of only two places in Thailand producing antivenin and distributing
them to hospitals and clinics throughout the country as well
as for export."
The Thai Red Cross snake farm, the second oldest in the world,
is also an educational centre. "We inform people about
the most common and the most dangerous snakes. Where they
would find them, how to recognize them and what to do if bitten,"
says Montri. Twice a day the staff present a number of snakes
for a thrilled and curious audience of tourists, each paying
70 baht as a much-needed income for the farm and the Red Cross.
The show is a mixture of information, thrills, feeding and
venom-extraction. The show's finale comes when a sleepy but
impressive Burmese python is being pulled out and wrapped
around whoever has the courage to hold it for as long as it
takes to snap a photo. Until now no one has been bitten.
A tireless volunteer in Congo-Brazzaville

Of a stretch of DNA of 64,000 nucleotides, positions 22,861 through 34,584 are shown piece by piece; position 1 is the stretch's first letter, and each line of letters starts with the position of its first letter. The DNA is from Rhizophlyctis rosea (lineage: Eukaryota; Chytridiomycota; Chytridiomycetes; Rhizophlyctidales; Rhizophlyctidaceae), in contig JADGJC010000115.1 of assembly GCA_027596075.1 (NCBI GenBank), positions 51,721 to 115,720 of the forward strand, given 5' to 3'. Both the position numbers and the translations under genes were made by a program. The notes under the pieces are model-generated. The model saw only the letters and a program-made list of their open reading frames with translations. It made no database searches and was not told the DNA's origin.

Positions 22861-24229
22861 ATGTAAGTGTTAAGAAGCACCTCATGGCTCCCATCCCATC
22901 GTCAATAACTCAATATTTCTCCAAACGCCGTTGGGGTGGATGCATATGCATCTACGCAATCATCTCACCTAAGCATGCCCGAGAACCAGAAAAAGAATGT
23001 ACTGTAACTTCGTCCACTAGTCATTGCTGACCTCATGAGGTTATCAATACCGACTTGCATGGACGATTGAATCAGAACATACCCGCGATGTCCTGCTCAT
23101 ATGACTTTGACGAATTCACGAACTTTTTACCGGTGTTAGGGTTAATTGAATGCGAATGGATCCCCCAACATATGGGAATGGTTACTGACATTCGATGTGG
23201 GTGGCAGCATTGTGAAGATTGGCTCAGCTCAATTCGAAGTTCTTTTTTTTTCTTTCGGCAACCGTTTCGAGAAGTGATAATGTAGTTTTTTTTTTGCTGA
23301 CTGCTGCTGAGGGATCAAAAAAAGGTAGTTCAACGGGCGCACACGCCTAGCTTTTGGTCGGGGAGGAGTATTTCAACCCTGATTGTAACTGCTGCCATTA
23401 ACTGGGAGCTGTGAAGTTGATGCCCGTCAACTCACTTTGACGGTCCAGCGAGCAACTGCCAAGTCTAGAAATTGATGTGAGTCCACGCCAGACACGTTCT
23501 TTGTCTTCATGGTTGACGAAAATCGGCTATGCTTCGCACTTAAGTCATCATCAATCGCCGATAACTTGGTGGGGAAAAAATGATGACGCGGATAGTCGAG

Among the hundreds of volunteers recruited by the National
Society during the recent years of conflict, the remarkable
case of one first aider deserves particular mention. Valentin
Ngassaka is nearly 70 years old, the father of a prolific
family and president of the district committee of Zanaga (south-western
Congo). In July 2000, he travelled 250 kilometres on foot
because insecurity still reigned in the south of the country.
Why? Because the valiant first aider wanted to take part in
a meeting of the central committee of the Congolese Red Cross
in Brazzaville. When Valentin arrived, the assembled committee
were astounded, because, being without news of him for several
months, they thought he had died in the clashes.
A few months later, Valentin did the same thing again. This
time, he walked 166 km from Zanaga to Sibiti to take part
in a first-aid training seminar for volunteers organized with
the support of the Federation and the ICRC in Congo. "Volunteering
for the Congolese Red Cross is like a vocation, for it involves
more sacrifices than rewards," he told the participants.
No doubt, the young volunteers will have been favourably impressed
by Valentin's experience and motivation.